Geek Chic: Owning my Asperger’s – The Adventures of an Optimistic Autistic
Our new columnist, John Scott Holman, is a 25 year old Autistic. His column is entitled “The Adventures of an Optimistic Autistic.” Here’s his first article!
A peculiar collection of objects are scattered across a wide country field, as if they have somehow sprouted from the ground; an unfolded umbrella stands erect like an overgrown mushroom; elegant sofas gather around a busted television set; and an antique telephone sits atop a Corinthian column. Porcelain dolls and a headless mannequin are the only inhabitants of this dreamland junkyard.
My kid sister, Jeffi, stands overlooking this bizarre scene, awaiting my instructions. I fiddle with my parents’ camcorder.
“Ok, Jeffi, we don’t have long here, I need you to give it all you’ve got. We have to get this scene in the can before mom gets home and finds out I dragged all the living room furniture outside…”
I am thirteen years old. While other kids are skateboarding and playing video games, I am hopelessly lost in my latest obsession; cinematic surrealism. “Ok, this is going all the way to Sundance! Ready? One… two… three… action!”
I was a nerd back then and I’m a nerd today. I will be a nerd ’til the day I die – I’m autistic. So, should I bemoan my misfortune or celebrate my individuality?
I haven’t always been a plucky autistic idealist. Only recently diagnosed, I’ve spent most of my life wandering about like a mistreated puppy; a stranger in a strange land. By no means a social savant, I endured a great deal of taunting and bullying in my pubescent years – “You’re a loser! Why do you have a picture of Madonna on your locker?”
“That is not Madonna. That is the depression era movie queen Jean Harlow. Do you live in a cultural vacuum?”
“No! Wait… what? And what’s with the homeless dude?”
“That is Karl Marx.”
“You’re gay and I’m going kill you!”
“I’m sorry, but I really don’t follow your logic…”
Bill Gates has famously said, “Be nice to nerds. Chances are you’ll end up working for one.” This would appear to be true, especially since half the world seems to be working for Mr. Gates in one way or another. The hillbilly oppressors of my youth are now very likely drinking cases of beer for breakfast and trying to remember the name of some collagen lipped bimbo on The Real Housewives of Who the Heck Cares.
If you want to be successful, you must begin by ignoring the haters and embracing yourself. Let go of bitterness and resentment – if you don’t you will only become another one of the bullies. The world has enough angry victims.
I realize this philosophy is nothing new, but I believe it is one which the autistic community must hear as often as possible. If you are capable of reading and understanding this blog, then congratulations, you’re not so bad off! Many autistics can neither read nor speak, and face overwhelming pain and frustration in their daily lives. Those of us with impaired social skills, rather than no social skills at all, would do well to count ourselves among the blessed and stand up for those who cannot advocate for themselves.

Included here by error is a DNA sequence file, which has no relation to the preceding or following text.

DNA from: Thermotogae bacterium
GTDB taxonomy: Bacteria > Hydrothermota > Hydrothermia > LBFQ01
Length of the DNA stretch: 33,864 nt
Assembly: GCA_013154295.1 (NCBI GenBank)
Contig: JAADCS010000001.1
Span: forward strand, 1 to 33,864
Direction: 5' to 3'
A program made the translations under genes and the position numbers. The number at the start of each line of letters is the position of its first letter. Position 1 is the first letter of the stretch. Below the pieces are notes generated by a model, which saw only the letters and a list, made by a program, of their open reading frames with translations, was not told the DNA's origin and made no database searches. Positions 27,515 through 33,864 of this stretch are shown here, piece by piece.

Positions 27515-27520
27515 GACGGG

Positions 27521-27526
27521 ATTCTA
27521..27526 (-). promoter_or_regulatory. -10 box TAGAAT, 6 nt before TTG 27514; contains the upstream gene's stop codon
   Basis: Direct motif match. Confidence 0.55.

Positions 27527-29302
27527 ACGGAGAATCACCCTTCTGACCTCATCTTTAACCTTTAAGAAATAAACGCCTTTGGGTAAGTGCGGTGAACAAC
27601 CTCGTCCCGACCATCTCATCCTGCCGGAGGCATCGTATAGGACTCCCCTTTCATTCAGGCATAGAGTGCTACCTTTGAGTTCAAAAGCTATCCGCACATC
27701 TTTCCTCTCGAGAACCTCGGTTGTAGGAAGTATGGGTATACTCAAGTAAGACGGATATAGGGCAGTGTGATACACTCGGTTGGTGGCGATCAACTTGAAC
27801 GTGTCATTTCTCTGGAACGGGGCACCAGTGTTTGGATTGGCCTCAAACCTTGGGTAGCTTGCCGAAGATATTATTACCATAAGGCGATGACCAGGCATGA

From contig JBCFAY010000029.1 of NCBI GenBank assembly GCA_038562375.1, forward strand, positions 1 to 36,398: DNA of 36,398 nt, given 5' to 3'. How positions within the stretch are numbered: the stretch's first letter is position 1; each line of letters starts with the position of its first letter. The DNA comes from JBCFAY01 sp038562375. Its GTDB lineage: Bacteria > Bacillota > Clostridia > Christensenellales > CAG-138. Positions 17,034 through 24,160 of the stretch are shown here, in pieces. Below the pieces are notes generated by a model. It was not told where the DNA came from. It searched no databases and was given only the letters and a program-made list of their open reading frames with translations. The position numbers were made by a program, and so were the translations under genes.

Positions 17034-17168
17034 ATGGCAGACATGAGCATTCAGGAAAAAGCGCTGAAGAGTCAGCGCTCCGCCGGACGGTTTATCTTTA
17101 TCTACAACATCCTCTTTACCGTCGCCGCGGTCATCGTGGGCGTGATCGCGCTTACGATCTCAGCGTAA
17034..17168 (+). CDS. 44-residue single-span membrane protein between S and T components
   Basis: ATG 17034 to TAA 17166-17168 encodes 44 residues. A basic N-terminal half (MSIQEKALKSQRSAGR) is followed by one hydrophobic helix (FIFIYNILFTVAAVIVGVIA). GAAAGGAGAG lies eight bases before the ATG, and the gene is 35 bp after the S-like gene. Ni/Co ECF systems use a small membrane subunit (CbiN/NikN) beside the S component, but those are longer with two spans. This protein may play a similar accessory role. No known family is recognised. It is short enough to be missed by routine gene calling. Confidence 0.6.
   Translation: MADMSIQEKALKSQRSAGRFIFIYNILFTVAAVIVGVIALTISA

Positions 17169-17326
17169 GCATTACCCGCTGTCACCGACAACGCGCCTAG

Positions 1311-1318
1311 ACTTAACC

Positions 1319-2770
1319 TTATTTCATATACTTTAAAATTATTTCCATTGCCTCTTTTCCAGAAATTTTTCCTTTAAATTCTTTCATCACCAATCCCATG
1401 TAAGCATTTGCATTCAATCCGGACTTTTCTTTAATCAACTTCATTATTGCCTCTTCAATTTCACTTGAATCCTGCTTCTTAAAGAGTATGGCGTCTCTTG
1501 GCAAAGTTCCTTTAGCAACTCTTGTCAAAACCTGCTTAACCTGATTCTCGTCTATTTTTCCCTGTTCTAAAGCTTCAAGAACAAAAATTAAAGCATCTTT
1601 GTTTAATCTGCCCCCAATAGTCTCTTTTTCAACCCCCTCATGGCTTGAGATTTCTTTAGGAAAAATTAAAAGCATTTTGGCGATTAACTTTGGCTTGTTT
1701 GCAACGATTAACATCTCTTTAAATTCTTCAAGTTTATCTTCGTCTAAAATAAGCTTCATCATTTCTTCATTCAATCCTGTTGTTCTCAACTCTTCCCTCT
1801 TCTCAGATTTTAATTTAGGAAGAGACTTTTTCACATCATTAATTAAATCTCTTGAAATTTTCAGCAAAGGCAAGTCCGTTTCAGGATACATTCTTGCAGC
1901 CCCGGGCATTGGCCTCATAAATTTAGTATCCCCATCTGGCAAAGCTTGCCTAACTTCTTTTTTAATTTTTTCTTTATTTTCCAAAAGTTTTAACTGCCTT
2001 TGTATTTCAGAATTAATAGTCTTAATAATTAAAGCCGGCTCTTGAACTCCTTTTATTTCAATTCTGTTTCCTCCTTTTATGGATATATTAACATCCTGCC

Autism is a double edged sword, having both the power to cripple and enable. For most of us it is a mixed bag; not a blessing or a curse, just an essential part of who we are. I am not ashamed of my autism. After all, I could be an angry hillbilly picking on the little guy. Worse yet, I could be an autistic hillbilly obsessively collecting limited edition Nascar plates or chattering endlessly about the fuel system on my John Deere!
Since my diagnosis, I’ve learned not only to accept my autism, but embrace it. I’m pretty hip, for an autistic geek – I rock a Pac Man bracelet on my wrist and a silver puzzle piece dangles from a chain around my neck. I’m proud of my confidence because it was not easy to come by.
I’ve worked hard to overcome my deficits and utilize my gifts. My efforts have been rewarded with the opportunity to share my experiences and raise awareness of the complexity and diversity of the autism spectrum.
Who would have thought that an odd kid obsessed with cinema would receive a diagnosis of autism at the age of 24, and merely a few months later, find himself on the phone, casually exchanging movie trivia with Alex Plank. I’ll be seeing Alex in California on October 11th, where I will help out with a documentary and write an article about Hacking Autism.
According to HackingAutism.org, “Hacking Autism has assembled an impressive advisory board of leading autism specialists and recruited an eager army of software programmers. Our mission is to develop innovative, touch-enabled applications for the autism community and make this software available for free…”
I’m going to enjoy testing Alex’s knowledge of silver screen history. Hopefully, he won’t engage me in a one-sided conversation about Range Rovers. Just kidding, Alex…
Range Rovers are the least of my worries – this trip will require me to navigate through national airports all alone. If my next article does not appear on schedule, I may be having difficulty accessing the WI-FI in a Nigerian baggage claim.
I am taking the first steps of what should prove to be an exciting journey. Check in with me here on Wrong Planet to see what happens next. Why not? It beats watching Real Housewives.